We pride ourselves in creating a warm, welcoming atmosphere and want to ensure that your physical therapy experience is a positive one.  Below we have answered some questions on what to expect; if you should have more specific questions, just ask when you call to schedule your appointment.

Physical therapy (PT), also known as physiotherapy, is one of the allied health professions that treats acute and chronic pain as well as movements and physical impairments. This is done by using evidence-based kinesiology, exercise prescriptions, health education, mobilization, and electrical and physical diagnostics. 

Physical therapy is used to improve a patient’s physical functions through physical examination, diagnosis, prognosis, patient education, physical intervention, rehabilitation, disease prevention and health promotion. 

Physical therapists are highly educated and licensed health care professionals who help patients improve or restore mobility; in many cases they help patients reduce pain and avoid the need for surgery or long-term use of prescription medications.

Physical therapists examine, evaluate, and treat patients whose conditions limit their ability to move and function in daily life. Your physical therapist’s overall goal is to maintain, restore, or improve your mobility and help reduce your pain.

In most states, you can make an appointment with a physical therapist without a physician referral. Whether this is your first visit or you’ve been treated by a physical therapist in the past, there are things you can do to make your visit as successful as possible.

  • Before your visit, make a list of any questions that you have to make the best use of your time with your physical therapist.
  • Write down any symptoms you have and for how long you have had them. If you have more than one symptom, begin with the one that is the most bothersome to you. You should note if it is better or worse with certain activities, movements, or positions. 
  • Write down key information about your medical history, even if it seems unrelated to the condition for which you are seeing the physical therapist. For example: Make a list of all prescription and over-the-counter medications, vitamins, and supplements that you are taking.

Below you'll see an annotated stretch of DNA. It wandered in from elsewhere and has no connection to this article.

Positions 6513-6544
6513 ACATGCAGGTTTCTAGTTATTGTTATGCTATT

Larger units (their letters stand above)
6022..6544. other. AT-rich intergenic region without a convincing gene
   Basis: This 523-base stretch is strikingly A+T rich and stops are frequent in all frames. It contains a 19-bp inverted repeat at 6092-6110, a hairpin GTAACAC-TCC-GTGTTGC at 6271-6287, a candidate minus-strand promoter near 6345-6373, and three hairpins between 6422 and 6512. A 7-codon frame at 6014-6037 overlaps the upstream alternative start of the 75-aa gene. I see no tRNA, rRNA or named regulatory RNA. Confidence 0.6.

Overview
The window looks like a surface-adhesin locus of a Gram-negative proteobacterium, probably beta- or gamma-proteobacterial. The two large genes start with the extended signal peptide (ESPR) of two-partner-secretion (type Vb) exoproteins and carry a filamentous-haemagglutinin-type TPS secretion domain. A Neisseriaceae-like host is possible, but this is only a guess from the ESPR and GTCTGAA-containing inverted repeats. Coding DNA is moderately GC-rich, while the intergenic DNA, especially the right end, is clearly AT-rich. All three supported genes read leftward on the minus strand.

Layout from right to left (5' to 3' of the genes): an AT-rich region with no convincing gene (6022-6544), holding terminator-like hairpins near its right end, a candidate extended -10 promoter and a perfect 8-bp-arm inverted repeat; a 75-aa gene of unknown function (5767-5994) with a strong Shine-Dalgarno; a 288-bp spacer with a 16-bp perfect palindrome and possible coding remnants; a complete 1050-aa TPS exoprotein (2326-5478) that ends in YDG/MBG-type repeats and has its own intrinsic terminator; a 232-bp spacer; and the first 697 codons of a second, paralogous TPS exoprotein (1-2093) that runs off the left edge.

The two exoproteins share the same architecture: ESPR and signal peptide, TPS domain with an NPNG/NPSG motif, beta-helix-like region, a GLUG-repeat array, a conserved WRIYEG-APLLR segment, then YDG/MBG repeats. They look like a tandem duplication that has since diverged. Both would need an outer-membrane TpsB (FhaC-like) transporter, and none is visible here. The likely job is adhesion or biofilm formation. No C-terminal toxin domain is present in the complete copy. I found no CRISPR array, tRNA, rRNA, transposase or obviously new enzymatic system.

• Make a note of any important personal information, including any recent stressful events, injuries, incidents, or environmental factors that you believe might have contributed to your condition.
    Make a list of any medical conditions of your parents or siblings.
  • Bring a list of the names of your physician and other health care professionals that you would like your physical therapist to contact regarding your evaluation and your progress.
  • When you call to make your appointment, ask whether you should wear or bring a certain type of clothing when you come for your first visit. You may want to avoid tight or formal clothes, in case the therapist wants you to engage in activities during the first session

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Innovative Physical Therapy accepts most insurances, however, for specific information, contact us for verification. 443-512-8337 or contact us here.

  • Carefirst Community Health Plan of Maryland
  • Carefirst Medicare Advantage
  • UnitedHealthcare
  • Office of Vocational Rehabilitation
  • Medicare and Medicaid
  • Johns Hopkins Healthcare
  • Maryland Physicians Care
  • UnitedHealthCare
  • Veterans Administration
  • All Auto/Workers’ Compensation Insurances
  • Amerigroup
  • BlueCross BlueShield
  • Cigna
  • Cigna Healthspring
  • Humana Military
  • Medicare / Medicaid 
  • Motor Vehicle Accident
  • All PPO Networks​
  • Priority Partners
  • Maryland Physicians Care

Making an appointment is easy. Call us between 8am – 7pm Monday – Thursday and 8am – 5pm on Friday and we’ll get you scheduled. If you’d like us to contact you, fill out our contact form. 

Arrive for treatment sessions at the scheduled time or a few minutes early so you are prepared. Late arrival may affect not only your 1-on-1 time with the therapist, but that of other patients in the clinic.

Actively participate in the discussion to determine visit frequency and work in partnership with the physical therapist to achieve your treatment goals.

Show up for appointments. Failure to show for an appointment and not calling to cancel the visit may result in a fee and is disruptive to the physical therapist’s schedule. If an emergency prevents you from attending, try to provide adequate notice. It is important to review the facility’s financial and cancellation policy prior to the start of treatment.

If you plan to discontinue therapy or change the frequency of treatment because of personal or financial considerations, discuss this with your physical therapist.